Arthur Ashe Jr. SPORTS SCHOLARS 2001
IN A LEAGUE OF THEIR OWN
Black Issues In Higher Education in 1992 established the Sports Scholars Award to honor undergraduate students of color who exemplify the standards Set by tennis great Arthur Ashe Jr. A scholar and athlete, Ashe sought to expand opportunities for young people. Each year we invite every postsecondary institution in the country to participate in this awards program by nominating their outstanding sports scholars. In addition to their athletic ability, students named Arthur Ashe Jr. Sports Scholars must exhibit academic excellence as well as community activism.
To be included, students have to compete in an intercollegiate sport; maintain a cumulative grade point average of at least 3.2; and be active on their campuses or in their communities. On the following pages are many student-athletes who are on top of their game. Two of these scholar-athletes -- soccer player Danielle Slaton of Santa Clara University and Langston University quarterback Archie D. Craft II were selected as Sports Scholars of the Year for best exemplifying the standards of scholarship, athleticism and humanitarianism.
Black Issues In Higher Education salutes Danielle and Archie and all of the 2001 Arthur Ashe Jr. Sports Scholars. The other honorees are listed alphabetically and within teams on the following pages.
Reaching Goals On And Off the Field
Santa Clara soccer star shines in academics, athletics and community service
BY ELEANOR LEE YATES
SANTA CLARA, CALIF.
People around Santa Clara University know Danielle Slaton as a fierce competitor who won a spot on the U.S. Olympic women's soccer team last year. She is the kind of player who never gives out or lets up. And in the classroom, professors see that same intense focus. Despite all her traveling for soccer games, Slaton maintains a strong A average.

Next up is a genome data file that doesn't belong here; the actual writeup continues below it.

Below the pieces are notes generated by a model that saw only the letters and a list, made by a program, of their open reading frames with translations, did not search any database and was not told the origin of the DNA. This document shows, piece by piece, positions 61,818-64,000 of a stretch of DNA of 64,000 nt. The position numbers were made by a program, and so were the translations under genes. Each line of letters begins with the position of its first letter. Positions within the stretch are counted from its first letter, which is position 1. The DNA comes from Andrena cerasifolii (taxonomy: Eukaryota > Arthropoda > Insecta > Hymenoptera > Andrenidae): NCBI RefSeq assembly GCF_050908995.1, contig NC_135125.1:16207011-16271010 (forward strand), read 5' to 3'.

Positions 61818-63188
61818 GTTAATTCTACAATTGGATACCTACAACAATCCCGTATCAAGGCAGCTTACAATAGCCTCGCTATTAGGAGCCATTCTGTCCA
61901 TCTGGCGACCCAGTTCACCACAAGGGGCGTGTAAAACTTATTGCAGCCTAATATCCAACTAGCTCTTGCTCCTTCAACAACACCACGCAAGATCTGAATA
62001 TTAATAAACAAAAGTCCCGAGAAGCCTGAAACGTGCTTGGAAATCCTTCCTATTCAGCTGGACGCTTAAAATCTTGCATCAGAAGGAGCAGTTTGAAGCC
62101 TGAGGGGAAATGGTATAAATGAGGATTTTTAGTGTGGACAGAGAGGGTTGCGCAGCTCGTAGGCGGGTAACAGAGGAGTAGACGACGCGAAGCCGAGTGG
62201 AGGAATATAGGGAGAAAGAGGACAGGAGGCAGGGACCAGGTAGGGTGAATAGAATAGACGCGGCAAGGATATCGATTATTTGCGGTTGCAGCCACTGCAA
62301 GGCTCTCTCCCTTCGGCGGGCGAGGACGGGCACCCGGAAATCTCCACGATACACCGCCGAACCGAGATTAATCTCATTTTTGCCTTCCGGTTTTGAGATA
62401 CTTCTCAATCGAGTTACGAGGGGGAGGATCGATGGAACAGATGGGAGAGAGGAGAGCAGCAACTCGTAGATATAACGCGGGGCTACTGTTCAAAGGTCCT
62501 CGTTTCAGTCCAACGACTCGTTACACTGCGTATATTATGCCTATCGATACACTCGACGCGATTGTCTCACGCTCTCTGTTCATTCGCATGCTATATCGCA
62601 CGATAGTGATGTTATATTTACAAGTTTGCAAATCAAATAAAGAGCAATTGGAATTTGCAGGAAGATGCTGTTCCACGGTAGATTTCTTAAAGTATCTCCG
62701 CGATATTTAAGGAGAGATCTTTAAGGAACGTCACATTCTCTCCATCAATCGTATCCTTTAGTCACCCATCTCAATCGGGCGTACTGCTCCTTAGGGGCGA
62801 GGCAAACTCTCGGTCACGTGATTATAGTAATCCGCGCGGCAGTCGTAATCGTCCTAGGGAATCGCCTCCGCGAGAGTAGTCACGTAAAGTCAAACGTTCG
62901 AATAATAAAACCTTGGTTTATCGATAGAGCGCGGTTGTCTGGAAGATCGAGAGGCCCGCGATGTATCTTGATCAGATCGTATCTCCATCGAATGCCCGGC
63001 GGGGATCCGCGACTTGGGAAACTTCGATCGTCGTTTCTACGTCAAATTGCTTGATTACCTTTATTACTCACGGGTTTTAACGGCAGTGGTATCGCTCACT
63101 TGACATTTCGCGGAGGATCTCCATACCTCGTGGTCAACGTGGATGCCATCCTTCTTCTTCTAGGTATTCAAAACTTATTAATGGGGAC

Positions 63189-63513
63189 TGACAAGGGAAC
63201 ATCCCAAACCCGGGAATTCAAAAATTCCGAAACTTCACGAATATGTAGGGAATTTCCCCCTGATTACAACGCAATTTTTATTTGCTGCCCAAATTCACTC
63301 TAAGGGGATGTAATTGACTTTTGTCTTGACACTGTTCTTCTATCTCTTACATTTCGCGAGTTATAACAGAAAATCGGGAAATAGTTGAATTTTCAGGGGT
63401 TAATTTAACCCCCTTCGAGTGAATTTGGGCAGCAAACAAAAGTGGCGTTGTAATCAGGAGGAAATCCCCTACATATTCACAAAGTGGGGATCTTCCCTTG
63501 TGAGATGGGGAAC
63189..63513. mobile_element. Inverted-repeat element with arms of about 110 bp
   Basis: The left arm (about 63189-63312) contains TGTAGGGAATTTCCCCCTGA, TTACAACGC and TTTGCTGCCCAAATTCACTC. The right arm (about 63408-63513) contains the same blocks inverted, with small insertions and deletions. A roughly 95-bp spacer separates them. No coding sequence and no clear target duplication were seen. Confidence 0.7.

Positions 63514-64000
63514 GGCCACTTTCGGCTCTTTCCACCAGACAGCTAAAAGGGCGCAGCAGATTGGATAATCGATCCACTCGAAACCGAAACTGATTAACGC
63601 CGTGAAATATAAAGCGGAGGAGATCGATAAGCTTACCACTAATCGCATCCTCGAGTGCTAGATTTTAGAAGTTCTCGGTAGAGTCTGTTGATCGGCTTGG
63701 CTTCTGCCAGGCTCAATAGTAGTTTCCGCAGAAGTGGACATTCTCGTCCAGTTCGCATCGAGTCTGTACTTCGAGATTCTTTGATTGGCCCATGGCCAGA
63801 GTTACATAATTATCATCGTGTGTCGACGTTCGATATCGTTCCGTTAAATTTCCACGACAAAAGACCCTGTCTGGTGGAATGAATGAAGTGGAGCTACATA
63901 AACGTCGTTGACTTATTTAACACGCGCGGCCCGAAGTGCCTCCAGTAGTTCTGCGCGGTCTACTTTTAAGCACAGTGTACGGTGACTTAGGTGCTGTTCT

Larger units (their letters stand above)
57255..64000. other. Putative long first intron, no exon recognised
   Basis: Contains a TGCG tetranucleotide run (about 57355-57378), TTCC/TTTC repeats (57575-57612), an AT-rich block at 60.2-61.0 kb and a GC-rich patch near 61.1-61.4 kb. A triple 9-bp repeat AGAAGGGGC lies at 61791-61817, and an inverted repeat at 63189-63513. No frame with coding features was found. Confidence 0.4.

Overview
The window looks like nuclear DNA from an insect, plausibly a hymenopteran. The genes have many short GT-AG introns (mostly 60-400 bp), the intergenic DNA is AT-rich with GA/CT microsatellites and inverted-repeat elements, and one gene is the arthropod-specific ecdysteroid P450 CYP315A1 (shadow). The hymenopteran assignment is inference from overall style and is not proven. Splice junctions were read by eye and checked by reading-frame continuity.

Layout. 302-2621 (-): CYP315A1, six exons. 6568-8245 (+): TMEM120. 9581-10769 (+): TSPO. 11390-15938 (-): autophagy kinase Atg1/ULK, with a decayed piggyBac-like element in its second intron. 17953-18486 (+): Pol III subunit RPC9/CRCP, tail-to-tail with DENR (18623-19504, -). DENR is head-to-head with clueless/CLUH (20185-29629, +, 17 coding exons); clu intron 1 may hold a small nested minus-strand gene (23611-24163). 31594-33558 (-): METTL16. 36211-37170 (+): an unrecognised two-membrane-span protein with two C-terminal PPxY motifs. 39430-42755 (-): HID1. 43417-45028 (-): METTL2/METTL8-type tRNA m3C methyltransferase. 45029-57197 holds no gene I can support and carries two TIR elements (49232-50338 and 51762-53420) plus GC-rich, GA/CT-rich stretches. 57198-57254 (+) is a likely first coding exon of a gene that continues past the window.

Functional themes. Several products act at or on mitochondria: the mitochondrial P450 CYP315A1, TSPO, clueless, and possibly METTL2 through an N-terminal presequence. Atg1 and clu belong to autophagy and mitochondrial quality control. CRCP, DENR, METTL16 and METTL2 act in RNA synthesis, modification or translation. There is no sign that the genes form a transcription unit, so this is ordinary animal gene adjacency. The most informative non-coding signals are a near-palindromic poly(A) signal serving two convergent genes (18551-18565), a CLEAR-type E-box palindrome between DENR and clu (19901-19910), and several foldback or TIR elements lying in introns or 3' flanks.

But with so many achievements early in life, Slaton has already learned a valuable lesson that many young stars never do -- it's all about balance.
"I'd go crazy if I didn't. Balance is the key," says Slaton, 20. "My friends help me keep my perspective on life."
Slaton was raised in San Jose, Calif., the oldest daughter of high school teachers. Her father, Frank Slaton, teaches physical education and is a high school track coach. Her mother, Sandy, teaches middle school. Her parents got Slaton started in soccer at the age of 5 -- she was the only girl on the team.
Through her school years she stuck with soccer.
"I come from a big track family," she says. "My father had run track, my sister ran track. But I always loved soccer," says Slaton. "I liked the creativity of it. It's not like basketball, which has so many more rules."
She played in YMCA and city recreation department leagues, eventually ending up on girl teams.
"I had good teachers. They made it fun," she recalls. The sport became more serious for Slaton at age 12, when she enrolled in an Olympic development program.
High school offers a bevy of extracurricular activities for teen-agers. And because of social activities, many lose interest in a favorite sport or activity. But Slaton had no intention of letting soccer go.
"Soccer has always been fun for me. It takes a lot of time and there are sacrifices. But it's worth it. There would be a real void if I wasn't doing it," she says.
At Presentation High School in San Jose, Slaton was captain of the girls' soccer team, and helped lead her team to a regional championship. As student body president, she was also a leader off the athletic field.
Slaton's soccer prowess, academic achievement and school leadership netted her an athletic scholarship to Santa Clara University, which has long boasted a nationally acclaimed soccer program. Santa Clara has been in the Top 10 of women's Division I soccer for the last 12 years. …